Since the pandemic started, several countries have adopted restrictive trade policy approaches such as export bans and export quotas.
The justification for such policies was consumer focused, as the countries needed to ensure domestic food security during this pandemic. Fortunately, when International Grains Council data showed ample global grain supplies in the 2019/20 and prospects for a larger crop in the 2020/21 production season; countries such as Russia, Cambodia and Vietnam, among others, reversed these protectionist policies. These countries had intended to restrict their wheat and rice trade.
Unfortunately, on the African continent we continue to witness restrictive trade policy, although the policies are producer focused instead of consumer focused as has been the case in other continents.
Consider Namibia, where the country’s Agronomic Board recently announced that there will be a suspension of imports of maize and millet from 01 June 2020 until the domestic harvest has been absorbed by domestic millers.
The Namibian authorities expect this ban to be in place at least until November 2020, which is a period they expect the domestic supplies to last. The rationale provided is that the policy will ensure that domestic farmers have a market for their produce, which will support them during this pandemic.
But I can't stop to wonder if this policy is practical if one seriously considers Namibia’s maize market as an example. Maize is one of the major staple crops in the country, although largely dependent on imports.
Over the past five seasons, Namibia’s maize production averaged 59 000 tonnes, according to data from the United States Department of Agriculture. This is a small fraction against their average annual maize consumption needs of 216 000 tonnes.
The difference is usually imported, which is the volume the Namibian Agronomic Board wants to put a temporary stop on. The policy appears to be heavily producer focused at the expense of the consumers that could benefit from competitively priced imports.
With maize import needs of about 72% of Namibia’s annual maize consumption, placing a temporary ban on imports is not an informed policy option, especially during the pandemic where the objective of the governments should be to get the most affordable food to the citizens. Such affordable food, in the absence of trade barriers, could be a reality this year.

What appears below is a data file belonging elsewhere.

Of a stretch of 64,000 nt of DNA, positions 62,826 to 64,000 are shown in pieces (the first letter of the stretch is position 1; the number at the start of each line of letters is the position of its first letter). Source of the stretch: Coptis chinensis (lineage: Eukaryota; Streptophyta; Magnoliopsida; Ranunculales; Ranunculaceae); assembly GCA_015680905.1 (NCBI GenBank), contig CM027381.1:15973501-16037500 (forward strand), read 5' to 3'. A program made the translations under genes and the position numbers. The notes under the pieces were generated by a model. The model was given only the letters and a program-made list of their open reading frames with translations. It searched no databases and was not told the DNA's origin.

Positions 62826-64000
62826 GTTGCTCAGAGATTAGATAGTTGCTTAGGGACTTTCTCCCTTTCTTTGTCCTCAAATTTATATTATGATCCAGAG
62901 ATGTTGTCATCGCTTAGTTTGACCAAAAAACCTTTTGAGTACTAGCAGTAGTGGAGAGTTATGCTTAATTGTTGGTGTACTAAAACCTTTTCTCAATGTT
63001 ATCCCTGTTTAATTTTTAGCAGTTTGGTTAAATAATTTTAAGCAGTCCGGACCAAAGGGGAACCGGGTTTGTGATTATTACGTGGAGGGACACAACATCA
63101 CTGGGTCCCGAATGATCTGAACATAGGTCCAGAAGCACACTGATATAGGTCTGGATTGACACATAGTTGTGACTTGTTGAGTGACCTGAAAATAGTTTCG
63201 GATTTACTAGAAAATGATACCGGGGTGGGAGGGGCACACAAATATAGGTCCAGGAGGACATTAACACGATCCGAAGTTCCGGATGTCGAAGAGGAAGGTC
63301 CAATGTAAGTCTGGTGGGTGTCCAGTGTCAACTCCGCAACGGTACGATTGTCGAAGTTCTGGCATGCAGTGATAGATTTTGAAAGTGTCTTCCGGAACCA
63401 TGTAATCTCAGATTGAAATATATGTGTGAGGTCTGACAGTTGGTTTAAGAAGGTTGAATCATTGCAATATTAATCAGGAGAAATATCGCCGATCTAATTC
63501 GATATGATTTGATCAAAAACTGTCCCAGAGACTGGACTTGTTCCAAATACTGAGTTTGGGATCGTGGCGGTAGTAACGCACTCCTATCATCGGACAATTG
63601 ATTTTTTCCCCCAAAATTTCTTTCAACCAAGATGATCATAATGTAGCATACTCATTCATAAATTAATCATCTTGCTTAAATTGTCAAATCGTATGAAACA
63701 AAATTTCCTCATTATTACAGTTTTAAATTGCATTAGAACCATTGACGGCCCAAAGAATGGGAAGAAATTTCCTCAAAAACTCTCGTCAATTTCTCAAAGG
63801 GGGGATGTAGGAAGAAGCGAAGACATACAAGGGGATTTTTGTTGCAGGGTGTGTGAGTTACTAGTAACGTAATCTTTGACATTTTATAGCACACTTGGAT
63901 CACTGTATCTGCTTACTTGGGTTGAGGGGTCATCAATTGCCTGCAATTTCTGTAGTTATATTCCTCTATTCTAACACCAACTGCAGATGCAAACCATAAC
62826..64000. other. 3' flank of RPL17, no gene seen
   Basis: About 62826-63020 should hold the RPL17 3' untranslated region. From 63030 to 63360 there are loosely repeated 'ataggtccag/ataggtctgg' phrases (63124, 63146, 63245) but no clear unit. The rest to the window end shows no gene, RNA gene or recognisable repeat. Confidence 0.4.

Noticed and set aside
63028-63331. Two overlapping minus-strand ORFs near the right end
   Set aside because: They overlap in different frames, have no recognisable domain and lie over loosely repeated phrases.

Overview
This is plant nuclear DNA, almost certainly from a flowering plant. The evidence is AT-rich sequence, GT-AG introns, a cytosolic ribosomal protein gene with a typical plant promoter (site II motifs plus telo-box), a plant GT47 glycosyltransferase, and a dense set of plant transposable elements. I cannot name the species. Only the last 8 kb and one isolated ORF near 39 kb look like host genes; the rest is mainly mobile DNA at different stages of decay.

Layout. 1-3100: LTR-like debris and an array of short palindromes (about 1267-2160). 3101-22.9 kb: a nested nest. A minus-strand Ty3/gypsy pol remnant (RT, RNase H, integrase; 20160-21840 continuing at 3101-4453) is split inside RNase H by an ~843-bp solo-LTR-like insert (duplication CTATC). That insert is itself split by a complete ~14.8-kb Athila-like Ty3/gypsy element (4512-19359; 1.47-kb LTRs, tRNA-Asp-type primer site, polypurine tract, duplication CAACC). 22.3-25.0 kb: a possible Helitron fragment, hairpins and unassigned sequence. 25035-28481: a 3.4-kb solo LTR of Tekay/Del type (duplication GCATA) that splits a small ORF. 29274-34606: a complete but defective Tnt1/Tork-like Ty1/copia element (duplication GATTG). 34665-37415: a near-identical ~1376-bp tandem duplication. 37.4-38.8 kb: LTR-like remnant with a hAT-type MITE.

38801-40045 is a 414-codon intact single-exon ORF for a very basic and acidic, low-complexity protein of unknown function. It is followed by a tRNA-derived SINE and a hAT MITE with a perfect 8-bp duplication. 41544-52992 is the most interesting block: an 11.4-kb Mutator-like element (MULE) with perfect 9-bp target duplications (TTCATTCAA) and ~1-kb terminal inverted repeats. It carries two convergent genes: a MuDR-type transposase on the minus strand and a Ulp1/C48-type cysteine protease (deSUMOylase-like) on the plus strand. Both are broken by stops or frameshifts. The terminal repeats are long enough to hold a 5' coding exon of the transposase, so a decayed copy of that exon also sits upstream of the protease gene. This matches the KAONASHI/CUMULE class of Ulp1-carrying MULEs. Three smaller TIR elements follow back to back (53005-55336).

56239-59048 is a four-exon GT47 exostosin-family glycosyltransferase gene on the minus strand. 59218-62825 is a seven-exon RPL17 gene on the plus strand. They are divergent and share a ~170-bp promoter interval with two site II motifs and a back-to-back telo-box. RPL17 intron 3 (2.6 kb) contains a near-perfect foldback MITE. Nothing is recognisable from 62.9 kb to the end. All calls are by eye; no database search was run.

What about SA?
South Africa, which is a major maize supplier to Namibia is expecting its second biggest maize harvest on record, about 15.2 million tonnes, according to data from the Crop Estimates Committee.
This means as soon as the harvest process gains momentum around mid-June 2020, South Africa’s maize prices will likely fall to levels below R2 600 per tonne for both white and yellow maize, where they are currently hovering around.
Such potential price declines would be beneficial to the Namibian consumers. The Agricultural Business Chamber of South Africa (Agbiz) currently estimates that South Africa could have about 2.7 million tonnes of maize for the export market, up by 90% y/y.
From a Namibian farmer's perspective, the government is attempting to provide support through trade policy, but that will most likely yield very limited success. There is no certainty that the domestic maize harvest will be of acceptable quality to attract millers.
Also, as best as one can tell from Namibia’s aforementioned maize production data, the country has not been self-sufficient in maize production for over the past two decades. Therefore, to boost local maize production and global competitiveness, the interventions would have to be through increased investment in higher-yielding seeds, irrigation, expansion of planting, and various more efficient farming techniques, rather than a temporary ban on imports, which the Namibian Agronomic Board is currently pursuing.
These interventions are long-term and could be part of the post-COVID recovery strategy for Namibia’s agricultural sector. In the near-term, the focus should be to ensure that the citizens receive the most affordable and high-quality staple food possible. If this means imported, as is usually the case, that should be permitted.
Wandile Sihlobois chief economist of the Agricultural Business Chamber of South Africa (Agbiz) and author of FINDING COMMON GROUND: Land, Equity and Agriculture